Acts 16:12 From the port of Neapolis, Paul, Silas and Luke travel inland along the Via Egnatia to Philippi (see 4 on Map 24).
Philippi is an old Greek city that was conquered by Philip of Macedon in 300BC and was re-founded over two hundred years later as a Roman ‘colonia’ by retired Roman soldiers and their families (see Map 24). Philippi was an important gold-mining centre, and gold coins were minted there. It was a busy commercial settlement on the Via Egnatia (the ‘Egnatian Way’) – an important routeway leading west along the coast and, eventually, across the Adriatic Sea to Rome.
The Via Egnatia at Philippi (Acts 16:12)
Today, visitors can still walk along the original route of the stone-paved Via Egnatia, and sit in the Roman amphitheatre – originally built by Philip II in the 4th century BC – or stroll across the Roman forum with its many shops, temples and public buildings.
The site traditionally identified as Paul’s prison was actually a cistern for storing water during the 1st century, but it was later transformed into a small church whose walls were covered in paintings of Paul’s arrest, his miraculous liberation and the baptism of his jailor’s family.
Paul's prison at Philippi (Acts 16:23)
The extensive remains of a number of 5th and 6th century early Christian churches have been joined recently by a new church – Lydia’s Church – built beside the River Zygaktis where it’s believed that Paul and Silas met with the early believers and Lydia was baptised.
Lydia's Church at Philippi (Acts 16:13)
Paul in Philippi
Acts 16:13-15 As there are few Jews and no synagogue in Philippi, Paul and his companions go to the riverbank just outside the city on the Sabbath day, and begin to speak to the women gathered there. One of them, Lydia – from Thyatira in the Roman province of Asia (see Map 24) – is a wealthy dealer in expensive purple cloth (which only the most important Roman citizens were allowed to wear).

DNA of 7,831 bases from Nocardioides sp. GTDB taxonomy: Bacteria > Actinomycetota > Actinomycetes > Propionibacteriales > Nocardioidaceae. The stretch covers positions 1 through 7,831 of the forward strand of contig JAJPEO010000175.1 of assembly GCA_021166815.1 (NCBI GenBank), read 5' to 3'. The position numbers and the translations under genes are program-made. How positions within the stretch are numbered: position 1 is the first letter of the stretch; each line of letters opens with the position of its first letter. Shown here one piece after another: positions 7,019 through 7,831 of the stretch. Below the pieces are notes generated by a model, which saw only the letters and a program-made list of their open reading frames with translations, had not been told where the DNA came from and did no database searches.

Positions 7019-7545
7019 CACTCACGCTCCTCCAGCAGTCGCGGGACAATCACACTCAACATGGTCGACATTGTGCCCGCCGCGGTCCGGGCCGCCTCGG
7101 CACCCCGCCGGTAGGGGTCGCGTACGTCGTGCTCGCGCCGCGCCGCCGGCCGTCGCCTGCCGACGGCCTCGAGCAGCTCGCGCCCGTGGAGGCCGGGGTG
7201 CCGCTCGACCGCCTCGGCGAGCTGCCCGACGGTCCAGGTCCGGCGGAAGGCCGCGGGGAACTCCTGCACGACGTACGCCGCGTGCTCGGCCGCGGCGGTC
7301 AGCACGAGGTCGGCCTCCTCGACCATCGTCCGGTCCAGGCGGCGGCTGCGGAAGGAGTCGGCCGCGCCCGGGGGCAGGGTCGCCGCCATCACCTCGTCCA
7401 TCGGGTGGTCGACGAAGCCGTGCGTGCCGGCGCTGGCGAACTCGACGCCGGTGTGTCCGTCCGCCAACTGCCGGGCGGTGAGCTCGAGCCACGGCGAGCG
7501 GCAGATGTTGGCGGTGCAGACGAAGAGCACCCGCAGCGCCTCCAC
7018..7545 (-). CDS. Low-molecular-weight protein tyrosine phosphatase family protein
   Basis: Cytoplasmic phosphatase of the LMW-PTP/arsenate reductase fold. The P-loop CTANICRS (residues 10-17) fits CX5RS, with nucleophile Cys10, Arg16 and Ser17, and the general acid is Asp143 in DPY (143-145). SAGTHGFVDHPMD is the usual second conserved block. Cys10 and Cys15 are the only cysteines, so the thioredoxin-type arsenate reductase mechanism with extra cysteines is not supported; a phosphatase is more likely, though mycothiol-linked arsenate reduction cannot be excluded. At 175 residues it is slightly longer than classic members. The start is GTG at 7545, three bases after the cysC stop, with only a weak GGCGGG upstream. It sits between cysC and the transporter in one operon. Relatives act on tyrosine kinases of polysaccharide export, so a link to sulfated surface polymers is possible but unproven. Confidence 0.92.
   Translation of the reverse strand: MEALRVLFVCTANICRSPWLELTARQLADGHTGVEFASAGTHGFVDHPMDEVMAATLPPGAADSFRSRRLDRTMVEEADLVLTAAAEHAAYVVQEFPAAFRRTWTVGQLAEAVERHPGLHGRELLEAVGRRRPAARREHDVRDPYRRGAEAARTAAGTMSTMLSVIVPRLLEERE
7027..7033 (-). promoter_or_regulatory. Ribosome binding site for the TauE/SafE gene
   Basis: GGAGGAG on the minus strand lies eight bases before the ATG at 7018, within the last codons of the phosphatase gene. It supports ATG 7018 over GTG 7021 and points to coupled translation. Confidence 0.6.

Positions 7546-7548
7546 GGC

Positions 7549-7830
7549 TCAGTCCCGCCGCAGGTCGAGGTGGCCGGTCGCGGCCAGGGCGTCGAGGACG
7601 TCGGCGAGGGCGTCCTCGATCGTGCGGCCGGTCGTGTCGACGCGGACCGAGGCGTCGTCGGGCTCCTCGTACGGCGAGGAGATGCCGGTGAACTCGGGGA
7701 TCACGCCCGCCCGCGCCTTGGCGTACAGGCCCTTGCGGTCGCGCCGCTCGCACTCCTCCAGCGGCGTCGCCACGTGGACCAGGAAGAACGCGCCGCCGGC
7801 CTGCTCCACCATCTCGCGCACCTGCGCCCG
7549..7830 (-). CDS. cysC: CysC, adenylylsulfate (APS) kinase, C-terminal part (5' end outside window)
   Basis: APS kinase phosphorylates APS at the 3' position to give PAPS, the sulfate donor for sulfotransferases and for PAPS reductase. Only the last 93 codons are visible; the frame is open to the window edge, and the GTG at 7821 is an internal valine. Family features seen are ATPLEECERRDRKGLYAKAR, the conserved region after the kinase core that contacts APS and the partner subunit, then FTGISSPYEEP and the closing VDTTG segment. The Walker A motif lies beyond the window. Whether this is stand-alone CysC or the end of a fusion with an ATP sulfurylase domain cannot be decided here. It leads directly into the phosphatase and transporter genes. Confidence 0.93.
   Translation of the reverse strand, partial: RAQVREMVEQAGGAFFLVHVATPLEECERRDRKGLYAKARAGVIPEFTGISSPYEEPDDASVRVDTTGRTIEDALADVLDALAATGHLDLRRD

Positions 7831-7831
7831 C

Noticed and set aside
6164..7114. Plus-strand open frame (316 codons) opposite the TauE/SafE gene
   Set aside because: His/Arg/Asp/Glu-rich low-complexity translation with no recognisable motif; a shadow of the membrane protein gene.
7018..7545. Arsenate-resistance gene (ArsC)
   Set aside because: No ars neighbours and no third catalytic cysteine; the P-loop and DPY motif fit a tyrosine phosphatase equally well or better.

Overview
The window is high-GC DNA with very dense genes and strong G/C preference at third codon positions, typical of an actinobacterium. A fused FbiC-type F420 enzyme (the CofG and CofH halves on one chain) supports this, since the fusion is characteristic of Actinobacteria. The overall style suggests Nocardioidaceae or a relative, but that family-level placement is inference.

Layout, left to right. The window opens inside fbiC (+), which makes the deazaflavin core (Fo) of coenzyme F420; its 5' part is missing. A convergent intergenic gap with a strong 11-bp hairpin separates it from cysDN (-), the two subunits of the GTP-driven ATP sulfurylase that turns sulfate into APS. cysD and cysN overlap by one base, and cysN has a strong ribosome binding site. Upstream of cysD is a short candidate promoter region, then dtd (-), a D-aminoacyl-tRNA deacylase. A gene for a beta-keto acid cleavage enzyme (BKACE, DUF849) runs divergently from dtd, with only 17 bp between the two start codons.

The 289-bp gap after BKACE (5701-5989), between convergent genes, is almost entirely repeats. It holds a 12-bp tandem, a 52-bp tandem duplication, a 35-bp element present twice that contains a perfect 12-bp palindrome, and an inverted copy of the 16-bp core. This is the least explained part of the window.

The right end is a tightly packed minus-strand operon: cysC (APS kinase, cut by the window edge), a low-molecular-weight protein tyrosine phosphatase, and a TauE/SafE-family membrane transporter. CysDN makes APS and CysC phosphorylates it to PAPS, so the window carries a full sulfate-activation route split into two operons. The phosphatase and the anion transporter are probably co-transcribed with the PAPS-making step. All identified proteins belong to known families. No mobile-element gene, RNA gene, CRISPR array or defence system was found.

The expensive purple dye was made from thousands of tiny murex shellfish. Thyatira was well known for its dyeing and garment making, and Lydia may have been an overseas agent for a Thyatiran manufacturer (see the feature on Thyatira in Section 20).
Lydia, who is probably a wealthy widow who has inherited her husband’s (or her father's) business, and all her household become believers. They are baptised, and her large town house (or ‘villa’) becomes Paul’s headquarters in Philippi.
Acts 16:16-40 Each day in Philippi, while crossing the central agora (the Roman market place fringed with pagan temples), Paul is pestered by a slave girl who makes her owners rich by fortune-telling. An evil spirit in her keeps shouting and drawing attention to Paul and his companions. Exasperated by this, Paul casts the evil spirit out of the girl – to the fury of her owners who see their profits disappear.
Shops lining the Roman agora at Philippi (Acts 16:19)
Paul and Silas are dragged before the Roman magistrates to explain their actions, but their voices are drowned by the chanting of the crowds. The magistrates order them to be stripped and flogged, after which they are flung into prison and locked in the ‘inner cell’ (probably an underground dungeon) until the magistrates meet the following morning.
Around midnight, however, Paul and Silas are set free by a violent earthquake. The jailer (and all his family) become believers and are baptised. In the morning, the magistrates send for the prisoners, but Paul and Silas insist that the magistrates come and apologise to them personally, because they have broken the Roman law by flogging and imprisoning Roman citizens without first giving them a fair trial.